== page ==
Join a small-group tour travelling in New Zealand. Photo credit: Haka Tours New Zealand.

Travelling by Hop-On Hop-Off Tour

For many, hop-on hop-off bus tours are the ideal solution. They give more flexibility than a standard tour, whilst offering social and cost-saving benefits that are a struggle when travelling solo.

Could this be your preferred way of travelling in New Zealand?

Advantages
  • You’ll have more flexibility than you would on a set tour without the cost of hiring/buying a car by yourself. 
  • You’ll learn from your guide and enjoy local commentary. 
  • If travelling with Stray, you’ll have guaranteed accommodation reservations right throughout the year, even in peak season.
Disadvantages
  • Because people hop-on and hop-off at different times, you may not get to know one guide or group of people very well. 
  • You’ll also limited in your ability to stop whenever/wherever you like whilst travelling – in this regard, nothing compares to driving your own car or campervan. They do make a great effort to include worthwhile stops though.

Travelling in New Zealand is like a road-trip experience, we’re pretty flexible. We make stops for the bathroom, food, supermarkets, interesting sights and activities along the way.

Stray Adventure Travel

If you’re looking for flexibility whilst travelling the country but don’t want the expense and hassle of travelling solo, a Stray hop-on hop-off bus tour is just the ticket!

Stray NZ - NZ Backpacking Tours
Photo credit: Stray Adventure Travel

Travelling by Public Bus/Coach

One of the most cost-effective ways to travel in New Zealand, public buses and coaches are a reliable way to move about the country.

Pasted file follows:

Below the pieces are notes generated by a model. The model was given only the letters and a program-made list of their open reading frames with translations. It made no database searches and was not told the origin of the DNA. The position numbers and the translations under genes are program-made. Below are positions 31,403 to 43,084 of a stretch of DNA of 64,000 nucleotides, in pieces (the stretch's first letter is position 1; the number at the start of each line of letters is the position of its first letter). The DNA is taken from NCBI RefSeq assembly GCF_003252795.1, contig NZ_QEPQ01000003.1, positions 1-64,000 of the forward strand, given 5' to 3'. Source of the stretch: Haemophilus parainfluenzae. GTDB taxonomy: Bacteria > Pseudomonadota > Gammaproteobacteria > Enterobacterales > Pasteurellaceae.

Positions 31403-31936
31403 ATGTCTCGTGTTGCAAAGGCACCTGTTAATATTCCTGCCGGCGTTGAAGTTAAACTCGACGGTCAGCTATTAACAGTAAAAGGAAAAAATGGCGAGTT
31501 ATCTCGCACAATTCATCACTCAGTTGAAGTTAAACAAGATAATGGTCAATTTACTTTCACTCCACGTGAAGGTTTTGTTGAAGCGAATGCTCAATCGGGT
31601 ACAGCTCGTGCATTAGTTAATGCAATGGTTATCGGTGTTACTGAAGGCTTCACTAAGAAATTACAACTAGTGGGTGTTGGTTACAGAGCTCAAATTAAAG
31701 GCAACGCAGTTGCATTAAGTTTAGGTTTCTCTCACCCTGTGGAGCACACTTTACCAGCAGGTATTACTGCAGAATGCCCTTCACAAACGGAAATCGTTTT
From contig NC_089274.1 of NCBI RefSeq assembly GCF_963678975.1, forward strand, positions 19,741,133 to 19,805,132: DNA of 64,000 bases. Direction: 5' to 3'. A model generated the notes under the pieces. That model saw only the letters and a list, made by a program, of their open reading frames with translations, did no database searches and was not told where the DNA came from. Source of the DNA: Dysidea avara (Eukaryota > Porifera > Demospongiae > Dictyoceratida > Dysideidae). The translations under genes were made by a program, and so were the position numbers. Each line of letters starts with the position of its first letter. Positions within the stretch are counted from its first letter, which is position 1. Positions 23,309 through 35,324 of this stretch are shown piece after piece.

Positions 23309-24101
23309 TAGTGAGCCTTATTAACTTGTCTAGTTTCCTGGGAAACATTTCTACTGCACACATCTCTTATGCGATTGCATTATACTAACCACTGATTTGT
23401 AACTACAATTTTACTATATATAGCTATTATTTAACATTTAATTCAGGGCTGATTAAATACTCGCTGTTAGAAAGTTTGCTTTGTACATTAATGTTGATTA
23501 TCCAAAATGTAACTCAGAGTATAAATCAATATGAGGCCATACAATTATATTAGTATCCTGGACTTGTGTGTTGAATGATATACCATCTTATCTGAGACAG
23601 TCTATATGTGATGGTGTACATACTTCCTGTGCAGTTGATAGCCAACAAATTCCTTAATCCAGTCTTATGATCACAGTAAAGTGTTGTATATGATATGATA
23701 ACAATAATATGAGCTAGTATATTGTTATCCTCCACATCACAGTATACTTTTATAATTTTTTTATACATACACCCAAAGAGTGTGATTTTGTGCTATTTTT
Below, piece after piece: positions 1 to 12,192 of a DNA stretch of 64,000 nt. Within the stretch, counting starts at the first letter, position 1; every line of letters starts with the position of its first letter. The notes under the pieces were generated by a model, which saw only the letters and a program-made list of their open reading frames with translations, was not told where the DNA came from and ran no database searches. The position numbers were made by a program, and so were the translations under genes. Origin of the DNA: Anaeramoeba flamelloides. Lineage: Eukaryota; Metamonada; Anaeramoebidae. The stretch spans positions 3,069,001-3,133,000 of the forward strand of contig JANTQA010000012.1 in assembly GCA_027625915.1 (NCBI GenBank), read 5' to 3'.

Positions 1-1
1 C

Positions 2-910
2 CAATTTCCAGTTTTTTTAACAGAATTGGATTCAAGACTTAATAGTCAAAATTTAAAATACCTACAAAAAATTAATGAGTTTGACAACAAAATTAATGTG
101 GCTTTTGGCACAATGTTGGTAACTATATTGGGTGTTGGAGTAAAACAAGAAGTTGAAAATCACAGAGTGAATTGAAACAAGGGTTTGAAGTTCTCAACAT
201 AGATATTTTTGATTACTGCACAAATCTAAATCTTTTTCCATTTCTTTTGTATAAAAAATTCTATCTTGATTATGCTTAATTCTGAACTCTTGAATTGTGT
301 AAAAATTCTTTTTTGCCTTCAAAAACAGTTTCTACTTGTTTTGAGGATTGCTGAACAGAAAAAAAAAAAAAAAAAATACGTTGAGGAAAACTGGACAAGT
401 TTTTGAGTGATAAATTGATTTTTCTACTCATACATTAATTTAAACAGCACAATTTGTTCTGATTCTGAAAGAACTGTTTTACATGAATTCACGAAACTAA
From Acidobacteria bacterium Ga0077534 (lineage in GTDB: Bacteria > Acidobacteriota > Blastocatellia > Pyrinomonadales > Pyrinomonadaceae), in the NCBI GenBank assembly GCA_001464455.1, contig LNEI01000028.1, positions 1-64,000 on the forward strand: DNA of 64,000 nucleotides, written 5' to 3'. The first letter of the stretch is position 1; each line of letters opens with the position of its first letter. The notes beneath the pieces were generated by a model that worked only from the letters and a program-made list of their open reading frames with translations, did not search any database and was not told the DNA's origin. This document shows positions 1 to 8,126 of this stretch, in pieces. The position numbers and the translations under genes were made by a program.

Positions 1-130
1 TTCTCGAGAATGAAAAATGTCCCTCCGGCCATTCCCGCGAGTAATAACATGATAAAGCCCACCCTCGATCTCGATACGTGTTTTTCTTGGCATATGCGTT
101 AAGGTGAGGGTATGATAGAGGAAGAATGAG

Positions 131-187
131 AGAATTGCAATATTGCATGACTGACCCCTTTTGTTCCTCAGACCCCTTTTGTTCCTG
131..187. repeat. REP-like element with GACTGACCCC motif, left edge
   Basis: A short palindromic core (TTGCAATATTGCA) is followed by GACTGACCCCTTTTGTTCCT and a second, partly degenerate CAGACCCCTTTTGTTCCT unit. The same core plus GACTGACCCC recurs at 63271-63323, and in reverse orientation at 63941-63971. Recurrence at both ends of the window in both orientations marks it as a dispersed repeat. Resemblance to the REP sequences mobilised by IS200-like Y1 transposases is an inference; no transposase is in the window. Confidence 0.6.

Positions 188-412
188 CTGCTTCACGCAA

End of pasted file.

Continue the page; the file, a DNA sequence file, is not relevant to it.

Advantages
  • Catching normal buses will help keep costs down if you’re travelling solo/as a couple.
  • Intercity coach services are more affordable than tourist-focused hop-on/hop-off buses.
  • Modern coaches and comfortable and include useful luxuries, such as charging points.
Disadvantages
  • Normal intercity buses aren’t as social as hop-on/hop-off buses our tours, so your chances of meeting other travellers may not be as great.
  • You won’t have flexibility in your route or the ability to make small stops at points of your choice.
Photo credit: InterCity.

Travelling by Plane

Without a doubt, plane travel is the fastest way to move between different regions in New Zealand.

Advantages
  • You’ll obviously move through the country very quickly, giving you more time for fun activities and exploration.
Disadvantages
  • Flights can be expensive, especially if booked at the last minute. Keep an eye on grabaseat to score yourself a deal, or try to book in advance through AirNZ or Jetstar when possible. 
  • When you land, you’ll have to rent a car or use a bus service – this isn’t as convenient or affordable if you’ve already got a car elsewhere.

Travelling by Train

Though New Zealand does not have the train network that many other countries enjoy, trains are a great way to travel between some parts of the country.

Advantages
  • Sit back and relax with no need to navigate or drive yourself. Instead, use the time to enjoy stunning scenery, plan the next part of your New Zealand travels or just to enjoy a book or Netflix movie.
Disadvantages
  • Passenger train transport in Aotearoa is limited with few services running.
  • Our trains are relatively slow too – you won’t find any bullet trains here.
  • Tourist-centred trains (like the incredible TranzAlpine) are fairly expensive as they are an attraction in themselves.

Getting Licensed to Drive in New Zealand

If you decide to drive yourself, either of all of part of your visit to New Zealand, you’ll need to ensure that you’re correctly licensed.